Before that, we would have to do some vocational testing and assessment to make sure that they had the aptitude to do some kind of training whether it be even short-term or long-term. So there are a lot of steps that go into that analysis but certainly that would be my first thought is that let’s test this individual and see where their aptitudes are and if they’re capable of learning a new skill or a new trade or going to get a certificate or perhaps even a two-year degree from a community college to re-enter the workforce.
There’s also an emphasis on cost effectiveness. So the rehabilitation program has to be cost effective. In other words, if the person only intends — if they’re perhaps in their late 50s or early 60s and they don’t plan on working for a long time, is it cost effective to put $30,000-40,000 into a training program, how much will they earn at the at the end of it.
So the vocational research comes into play there as well, let’s research the proposed goal, job goal and see if this program will be cost effective and will result in a higher earning capacity at the end.
Judson Pierce: So there’s an element of return on investment that the people paying for this retraining have to go through to determine whether it’s feasible to go through it, right?
Rhonda Jellenik: Correct yes.
Judson Pierce: So someone can’t say oh, I was a journeyman ironworker but I’ve really always wanted to be a paralegal or something where they’d have to take years and years of study, an attorney, a radiologist tech at a hospital something like incredibly education binding that you don’t see right, where someone trades fields so drastically correct because there’s just no way to do that.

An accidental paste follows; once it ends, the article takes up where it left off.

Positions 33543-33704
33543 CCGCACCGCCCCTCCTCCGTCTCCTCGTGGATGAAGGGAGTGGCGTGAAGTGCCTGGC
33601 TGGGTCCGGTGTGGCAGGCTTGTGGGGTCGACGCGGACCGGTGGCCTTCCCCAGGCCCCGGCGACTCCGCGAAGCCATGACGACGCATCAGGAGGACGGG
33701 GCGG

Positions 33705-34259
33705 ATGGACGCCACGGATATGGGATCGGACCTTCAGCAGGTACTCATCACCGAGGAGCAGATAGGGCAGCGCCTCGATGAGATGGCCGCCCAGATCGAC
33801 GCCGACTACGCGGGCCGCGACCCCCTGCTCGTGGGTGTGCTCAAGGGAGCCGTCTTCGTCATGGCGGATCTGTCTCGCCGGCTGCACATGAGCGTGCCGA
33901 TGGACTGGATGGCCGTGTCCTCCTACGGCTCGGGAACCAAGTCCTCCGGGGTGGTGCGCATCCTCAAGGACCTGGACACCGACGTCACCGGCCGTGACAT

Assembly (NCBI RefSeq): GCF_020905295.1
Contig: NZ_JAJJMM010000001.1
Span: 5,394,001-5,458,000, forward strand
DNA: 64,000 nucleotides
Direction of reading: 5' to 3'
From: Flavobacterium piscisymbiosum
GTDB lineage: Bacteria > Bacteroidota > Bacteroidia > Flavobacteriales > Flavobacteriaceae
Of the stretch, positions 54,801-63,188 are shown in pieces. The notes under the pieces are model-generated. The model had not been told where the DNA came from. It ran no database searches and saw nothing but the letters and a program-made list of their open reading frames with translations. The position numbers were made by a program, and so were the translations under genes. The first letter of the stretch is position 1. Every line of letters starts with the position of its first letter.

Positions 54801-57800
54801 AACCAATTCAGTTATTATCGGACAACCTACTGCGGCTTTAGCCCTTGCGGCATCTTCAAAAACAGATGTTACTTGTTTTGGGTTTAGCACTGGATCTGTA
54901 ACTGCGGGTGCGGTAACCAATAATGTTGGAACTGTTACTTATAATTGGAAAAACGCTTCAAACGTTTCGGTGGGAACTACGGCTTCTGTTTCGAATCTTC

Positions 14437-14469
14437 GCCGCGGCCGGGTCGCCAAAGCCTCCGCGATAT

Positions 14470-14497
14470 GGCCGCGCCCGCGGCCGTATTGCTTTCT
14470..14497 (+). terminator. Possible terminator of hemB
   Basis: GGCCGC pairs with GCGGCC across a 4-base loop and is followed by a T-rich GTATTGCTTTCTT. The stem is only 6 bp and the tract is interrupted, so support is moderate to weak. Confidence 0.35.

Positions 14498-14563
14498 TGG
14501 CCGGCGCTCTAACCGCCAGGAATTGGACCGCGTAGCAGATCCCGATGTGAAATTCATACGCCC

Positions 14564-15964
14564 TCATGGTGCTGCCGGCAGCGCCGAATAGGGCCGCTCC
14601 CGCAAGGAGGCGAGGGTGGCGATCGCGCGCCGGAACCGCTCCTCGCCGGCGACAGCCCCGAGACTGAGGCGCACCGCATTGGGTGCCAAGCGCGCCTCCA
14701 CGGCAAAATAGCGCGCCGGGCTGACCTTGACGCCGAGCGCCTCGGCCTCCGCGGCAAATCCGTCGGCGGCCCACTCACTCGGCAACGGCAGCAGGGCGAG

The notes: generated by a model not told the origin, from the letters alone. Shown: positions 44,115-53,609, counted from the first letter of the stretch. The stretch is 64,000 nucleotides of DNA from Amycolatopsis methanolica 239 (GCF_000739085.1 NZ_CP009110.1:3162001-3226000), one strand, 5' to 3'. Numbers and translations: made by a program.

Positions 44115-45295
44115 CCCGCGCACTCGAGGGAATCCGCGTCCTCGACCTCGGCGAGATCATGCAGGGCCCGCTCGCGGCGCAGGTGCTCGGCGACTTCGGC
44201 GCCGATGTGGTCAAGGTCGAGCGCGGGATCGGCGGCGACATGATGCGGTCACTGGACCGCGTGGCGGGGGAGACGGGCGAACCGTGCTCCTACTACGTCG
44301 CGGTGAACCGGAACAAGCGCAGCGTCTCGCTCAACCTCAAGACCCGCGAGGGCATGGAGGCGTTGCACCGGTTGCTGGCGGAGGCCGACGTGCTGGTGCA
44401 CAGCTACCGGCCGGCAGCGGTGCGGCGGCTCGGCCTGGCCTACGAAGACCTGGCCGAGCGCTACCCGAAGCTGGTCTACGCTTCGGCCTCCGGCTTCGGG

Rhonda Jellenik: Correct. So in Massachusetts, we have a two-year limit on the length of training that can be suggested or recommended; essentially a person could start an associate degree program through vocational rehabilitation and finish it within the scope of vocational rehabilitation.
I will tell you that does not happen very often for many reasons; one, because if the individual has been out of a school environment for a long time, they typically need to have some basic prerequisite classes first to get them up to speed to take a college level class, that’s very common. I see that more often than not.
So it ends up being longer than two years for a lot of people so what you often see is an individual getting a shorter term skills enhancement through a career school or maybe perhaps a certificate in a community college setting.
Judson Pierce: What are some tests that you use to determine what might be appropriate for someone or resources?
Rhonda Jellenik: Yeah I do vocational testing with my clients who are trying to get retrained to do some other type of work especially if it requires formal training in a school environment.
But I start with interest testing. So a lot of people have no idea what they want to do when they’re injured and they need to look at something totally outside of what they’ve done. So I start with interest testing. I like to use the career occupational preference survey and then there’s an aptitude part that goes along with that the career ability placement survey and I even have moved to an online version of that during COVID that is really very good and very well respected in the industry.
So I do vocational testing in that realm and a big part of it is the vocational interview and the vocational counseling process that is done over a period of several months from start to finish as far as in the vocational rehab world in Massachusetts, we get 90 days to develop a vocational goal with an individual. So that gives us time to do the vocational intake, testing, counseling, research, guiding the person towards an appropriate goal based on what the physician says there they can do.
Judson Pierce: I think the takeaway uh for me at least today is that one should really look at and evaluate their case to determine if work capacity is going to be an issue and oftentimes in our line of work, it does become an issue where causality is established, the disability has been established and the only essence or question before the administrative judge or hearing officer is what is this employee’s work capacity that is when an attorney on the insurer side, on the employee side should reach out to you, someone like you, and ask for your help, ask for your guidance about what you can do to prepare a report or actually assist in getting this person some training, right.